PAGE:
While Tokyo does have far more schools than any other city and there is a chance you could be placed there, it’s better to go into the experience expecting that your placement, JET or private, might be in the countryside. Don’t be surprised if you’re dropped into a tiny mountain village serviced by a single lane road, or a small rust-belt town where you’ll need to plan trips into the nearest city in order to shop. Rarely, people even get sent to far-flung islands, the kind where if you want to go to Tokyo, it’s on a boat that stops by once a week. However, these sorts of rural towns need ALTs and English teachers just as much as the glitzy schools in Tokyo.
That being said, Japan is an extraordinarily dense country. So dense, that even the most forlorn countryside hamlet is usually never more than an hour or two from a major metropolis—and in most cases, far closer. Trains are everywhere in the country, and the roads are serviceable so that no matter where you are (barring those on an island adventure), you can get yourself to an urban center relatively easily.
Where Do You Find a Job Teaching English in Japan?
The internet! Well, of course, there’s a bit more nuance to it than that but for the most part, that’s how you will find these jobs.
The JET Programme will of course post the application portal on their website for about one month every year, around the beginning of the fall term. If you’re planning on applying, it’s best to get most of your documents (and especially your essay!) in order before the application opens up.
As for private companies, there are two ways to go about it. The first is to search for actual positions. Many companies that need an English teacher will post positions on job boards such as Gaijinpot, Daijob, or O-HAYO SENSEI. These jobs will usually be for eikaiwa or individual schools that want to hire directly. When using these sites, make sure that the job you are applying for offers visa support, as some jobs require that applicants already have a visa and are in Japan.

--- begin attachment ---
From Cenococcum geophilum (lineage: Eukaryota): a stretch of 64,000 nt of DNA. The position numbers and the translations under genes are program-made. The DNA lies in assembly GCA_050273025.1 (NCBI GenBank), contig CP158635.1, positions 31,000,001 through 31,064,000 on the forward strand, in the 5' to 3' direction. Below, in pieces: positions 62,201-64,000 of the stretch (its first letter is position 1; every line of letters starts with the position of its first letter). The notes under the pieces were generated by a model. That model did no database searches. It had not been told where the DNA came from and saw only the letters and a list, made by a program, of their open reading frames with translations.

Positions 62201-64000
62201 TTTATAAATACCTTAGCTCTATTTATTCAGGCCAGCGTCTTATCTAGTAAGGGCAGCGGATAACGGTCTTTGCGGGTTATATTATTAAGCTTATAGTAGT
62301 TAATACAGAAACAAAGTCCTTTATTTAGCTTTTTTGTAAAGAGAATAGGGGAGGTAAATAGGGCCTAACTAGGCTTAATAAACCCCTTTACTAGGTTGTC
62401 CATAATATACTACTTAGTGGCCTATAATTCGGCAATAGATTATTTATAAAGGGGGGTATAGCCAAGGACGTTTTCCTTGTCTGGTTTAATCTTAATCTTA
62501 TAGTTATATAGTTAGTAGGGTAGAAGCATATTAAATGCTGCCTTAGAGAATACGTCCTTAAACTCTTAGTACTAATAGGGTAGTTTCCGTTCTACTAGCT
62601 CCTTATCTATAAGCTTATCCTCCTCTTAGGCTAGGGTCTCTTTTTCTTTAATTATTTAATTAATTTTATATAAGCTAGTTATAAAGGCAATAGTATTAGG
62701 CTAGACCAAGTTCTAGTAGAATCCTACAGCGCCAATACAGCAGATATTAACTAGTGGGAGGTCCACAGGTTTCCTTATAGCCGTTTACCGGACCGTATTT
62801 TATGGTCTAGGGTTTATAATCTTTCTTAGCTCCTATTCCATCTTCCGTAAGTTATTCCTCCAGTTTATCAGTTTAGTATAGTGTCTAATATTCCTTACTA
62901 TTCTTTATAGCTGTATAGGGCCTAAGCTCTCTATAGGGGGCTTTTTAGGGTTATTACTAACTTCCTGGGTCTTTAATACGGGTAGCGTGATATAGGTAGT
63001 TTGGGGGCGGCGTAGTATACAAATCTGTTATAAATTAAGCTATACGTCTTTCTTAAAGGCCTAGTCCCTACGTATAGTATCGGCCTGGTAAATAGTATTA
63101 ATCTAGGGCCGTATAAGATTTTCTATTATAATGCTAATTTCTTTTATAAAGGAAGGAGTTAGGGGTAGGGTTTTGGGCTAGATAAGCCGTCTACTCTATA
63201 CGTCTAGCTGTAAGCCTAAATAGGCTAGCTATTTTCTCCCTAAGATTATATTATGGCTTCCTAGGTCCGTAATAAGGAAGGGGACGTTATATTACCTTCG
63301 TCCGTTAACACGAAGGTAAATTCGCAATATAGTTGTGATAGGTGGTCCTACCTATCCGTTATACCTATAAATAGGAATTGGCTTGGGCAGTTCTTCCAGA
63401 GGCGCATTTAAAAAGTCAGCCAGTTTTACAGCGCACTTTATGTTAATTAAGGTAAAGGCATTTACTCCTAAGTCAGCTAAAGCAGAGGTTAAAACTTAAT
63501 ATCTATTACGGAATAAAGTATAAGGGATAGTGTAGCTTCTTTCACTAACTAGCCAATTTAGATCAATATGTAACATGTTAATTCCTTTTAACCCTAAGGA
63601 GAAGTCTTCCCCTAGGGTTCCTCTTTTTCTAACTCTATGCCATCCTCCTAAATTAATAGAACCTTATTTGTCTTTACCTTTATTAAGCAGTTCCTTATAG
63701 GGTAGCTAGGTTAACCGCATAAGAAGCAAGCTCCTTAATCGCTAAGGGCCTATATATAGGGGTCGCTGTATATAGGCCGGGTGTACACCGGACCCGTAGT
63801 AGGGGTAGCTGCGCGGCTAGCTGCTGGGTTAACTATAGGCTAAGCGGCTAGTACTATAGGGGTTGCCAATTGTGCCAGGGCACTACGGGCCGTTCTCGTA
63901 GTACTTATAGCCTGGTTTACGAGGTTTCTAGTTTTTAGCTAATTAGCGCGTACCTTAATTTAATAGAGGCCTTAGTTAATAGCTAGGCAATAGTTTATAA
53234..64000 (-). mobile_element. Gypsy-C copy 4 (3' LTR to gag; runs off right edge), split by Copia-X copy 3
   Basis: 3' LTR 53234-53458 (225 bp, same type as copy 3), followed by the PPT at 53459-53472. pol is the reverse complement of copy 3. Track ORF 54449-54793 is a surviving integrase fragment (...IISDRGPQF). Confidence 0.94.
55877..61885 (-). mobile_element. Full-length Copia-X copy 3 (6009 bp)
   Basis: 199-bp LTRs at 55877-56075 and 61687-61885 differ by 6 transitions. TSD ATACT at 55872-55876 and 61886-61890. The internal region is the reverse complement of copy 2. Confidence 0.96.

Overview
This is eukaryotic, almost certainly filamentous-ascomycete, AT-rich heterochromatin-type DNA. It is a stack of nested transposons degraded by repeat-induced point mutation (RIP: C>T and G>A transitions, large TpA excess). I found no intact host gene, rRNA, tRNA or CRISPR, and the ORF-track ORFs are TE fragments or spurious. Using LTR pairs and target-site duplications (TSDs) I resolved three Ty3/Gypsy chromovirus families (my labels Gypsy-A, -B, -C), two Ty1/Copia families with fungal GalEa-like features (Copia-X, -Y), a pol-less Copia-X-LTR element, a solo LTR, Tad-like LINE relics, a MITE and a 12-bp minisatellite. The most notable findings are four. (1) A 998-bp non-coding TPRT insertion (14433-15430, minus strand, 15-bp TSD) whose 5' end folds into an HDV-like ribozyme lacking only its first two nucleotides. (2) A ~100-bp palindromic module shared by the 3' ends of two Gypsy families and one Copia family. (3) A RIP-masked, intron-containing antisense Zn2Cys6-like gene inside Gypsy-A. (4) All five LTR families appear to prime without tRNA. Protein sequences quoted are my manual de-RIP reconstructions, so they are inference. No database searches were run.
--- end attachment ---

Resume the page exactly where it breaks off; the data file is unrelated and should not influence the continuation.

The second way is to find the companies themselves, as in the case of ALT dispatch companies. You will usually apply on their website, just like with the JET Programme but with a bigger window. They will then go through the process of hiring you and finding schools for you to work at.
The JET Programme, private ALT dispatch companies, and most eikaiwa will go through the effort of making sure you have housing when you get to Japan. They will set you up with an apartment or home to live in initially, though depending on your contract you can move and find your own place if you’re not happy.
Visas are big, and determine exactly what you can and cannot do when you come to Japan. Tourist visas limit the amount of time you can stay in Japan and prevent you from working, while different kinds of working visas also delineate things to a very specific degree. You will need a visa before you come to Japan, or you will at least need to begin the process of getting one.
That being said, companies that look to hire help abroad will generally have the visa system down. The JET Programme, eikaiwa, and ALT dispatch companies will not only sponsor new hires but generally go through the process of getting their visa sorted before they come to Japan. If the company doesn’t do it before, they will at least help when you get here. In general, the company wants you to be able to stay and work!